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Review: If These Spasms Could Speak

Image: Pleasance

As Robert enters the stage and greets his audience - I see what an enjoyable hour this is going to be. Having wanted to see the production because of it's subject matter, as my relationship with my body has changed since suffering from my now chronic illness, I realise it's much more than it's subject matter.

Robert quickly establishes himself as the perfect performer for this show - disabling (no pun intended) any preconceptions from the outset. As he quickly and directly addresses his speech impediment, imploring us to ask him to repeat something if need be - and saying he sounds like Laurence Olivier in his head, it's clear why this show falls under the comedy category.

If These Spasms Could Speak explores the stories of disabled people, and their relationships to their bodies - as well as addressing other people's reactions to them. Robert's own stories and thoughts are interspersed with others who have shared their stories with him - their backgrounds and situations varying vastly.

We hear, not just the science behind Cystic Fibrosis - for example how the feet are furthest from the brain and so most difficult to control, but also how it is to live with. This is something that is not often shared with such honesty and clarity.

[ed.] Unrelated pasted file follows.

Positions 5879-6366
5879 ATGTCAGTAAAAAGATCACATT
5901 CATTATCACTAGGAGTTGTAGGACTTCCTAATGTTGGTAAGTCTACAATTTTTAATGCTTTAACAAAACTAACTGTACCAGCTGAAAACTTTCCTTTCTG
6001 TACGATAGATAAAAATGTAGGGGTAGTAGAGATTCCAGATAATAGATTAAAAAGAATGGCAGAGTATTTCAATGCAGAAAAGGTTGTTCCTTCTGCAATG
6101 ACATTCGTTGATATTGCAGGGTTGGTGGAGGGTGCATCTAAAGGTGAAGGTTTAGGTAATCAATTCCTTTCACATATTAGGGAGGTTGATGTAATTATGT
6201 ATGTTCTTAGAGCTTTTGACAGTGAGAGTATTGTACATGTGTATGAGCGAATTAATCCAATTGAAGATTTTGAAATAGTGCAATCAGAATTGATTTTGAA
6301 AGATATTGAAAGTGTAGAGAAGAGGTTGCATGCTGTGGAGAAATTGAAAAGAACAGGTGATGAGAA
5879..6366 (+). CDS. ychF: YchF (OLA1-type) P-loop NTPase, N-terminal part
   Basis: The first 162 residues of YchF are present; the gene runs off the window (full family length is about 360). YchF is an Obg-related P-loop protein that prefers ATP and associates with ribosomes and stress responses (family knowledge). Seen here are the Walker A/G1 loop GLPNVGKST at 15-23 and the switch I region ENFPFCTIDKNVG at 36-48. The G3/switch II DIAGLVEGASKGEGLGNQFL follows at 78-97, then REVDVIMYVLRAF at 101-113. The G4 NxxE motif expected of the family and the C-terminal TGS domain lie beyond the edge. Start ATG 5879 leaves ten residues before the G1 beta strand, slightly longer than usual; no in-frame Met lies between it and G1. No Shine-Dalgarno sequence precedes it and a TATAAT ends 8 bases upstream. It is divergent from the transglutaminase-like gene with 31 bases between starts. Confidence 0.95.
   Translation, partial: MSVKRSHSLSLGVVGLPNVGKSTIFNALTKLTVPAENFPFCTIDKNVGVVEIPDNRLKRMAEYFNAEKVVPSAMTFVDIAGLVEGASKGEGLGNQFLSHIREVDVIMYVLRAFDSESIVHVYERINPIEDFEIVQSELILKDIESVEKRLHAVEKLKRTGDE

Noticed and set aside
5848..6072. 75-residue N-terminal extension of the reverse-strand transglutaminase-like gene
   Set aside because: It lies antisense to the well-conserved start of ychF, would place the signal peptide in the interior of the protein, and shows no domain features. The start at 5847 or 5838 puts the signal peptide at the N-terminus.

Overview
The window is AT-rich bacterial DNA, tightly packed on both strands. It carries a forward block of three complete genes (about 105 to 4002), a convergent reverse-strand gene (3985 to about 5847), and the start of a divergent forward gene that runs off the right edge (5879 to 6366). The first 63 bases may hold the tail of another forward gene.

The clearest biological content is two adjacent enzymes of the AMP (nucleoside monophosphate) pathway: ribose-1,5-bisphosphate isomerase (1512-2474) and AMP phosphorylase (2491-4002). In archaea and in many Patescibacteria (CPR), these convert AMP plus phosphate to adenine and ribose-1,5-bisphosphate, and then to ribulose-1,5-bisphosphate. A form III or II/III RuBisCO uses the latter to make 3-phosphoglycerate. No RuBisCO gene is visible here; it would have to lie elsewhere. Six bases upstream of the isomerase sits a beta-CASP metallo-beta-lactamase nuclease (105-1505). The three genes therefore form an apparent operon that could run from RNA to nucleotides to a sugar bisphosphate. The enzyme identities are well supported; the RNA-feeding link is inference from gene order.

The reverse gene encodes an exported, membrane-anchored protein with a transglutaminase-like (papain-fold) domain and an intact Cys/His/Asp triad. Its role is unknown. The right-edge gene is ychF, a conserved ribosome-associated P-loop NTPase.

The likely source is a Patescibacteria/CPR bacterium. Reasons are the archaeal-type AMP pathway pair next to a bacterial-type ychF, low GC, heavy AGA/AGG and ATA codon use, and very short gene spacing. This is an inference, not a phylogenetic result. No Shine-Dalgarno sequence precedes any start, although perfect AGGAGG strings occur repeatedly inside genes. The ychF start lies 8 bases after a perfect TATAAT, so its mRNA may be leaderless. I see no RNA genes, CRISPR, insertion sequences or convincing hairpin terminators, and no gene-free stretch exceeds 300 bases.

There are plenty of funny moments such as a celebration of one woman's body-confidence as Robert cheekily proclaims "I love my tits", or when a wheelchair-bound mother gets her own back on her unruly teenage daughter by getting her bedroom door removed, and then there's Robert's preference for aesthetically pleasing personal assistants.

These funny moments are interspersed with more introspective accounts - addressing the worryingly everyday stigma faced by those dealing with disability. To live with conditions such as Cerebral Palsy is surely difficult enough without being treated, not just cruelly but oddly - as people stare, without recognition or self-awareness of doing so.

Through these stories we see how people with disabilities so often become treated as an outsider - as someone who either attracts attention or the need for care, without a reasonable middle ground. Even within the medical profession, if attending with a friend for their problem - they become the focus of attention and questions.

As the questions, provided by a voiceover, become more intrusive - we see how ridiculous it is that there would be a presumption as to the individual's willingness to share information - such as on their sexual abilities. With no empathy in place - the disabled individual then becomes someone to be looked at and spoken to, but not on the same level.

A poignant moment arose as Robert spoke of the feeling that he never expected to be alive at this point. He'd misbehaved at school and never chosen dreams to pursue because everyone had told him there wasn't any point. It was interesting to hear this unique perspective on both life and mortality. A presumed "carpe diem" attitude replaced with carefree rebellion - because how would you maintain that otherwise?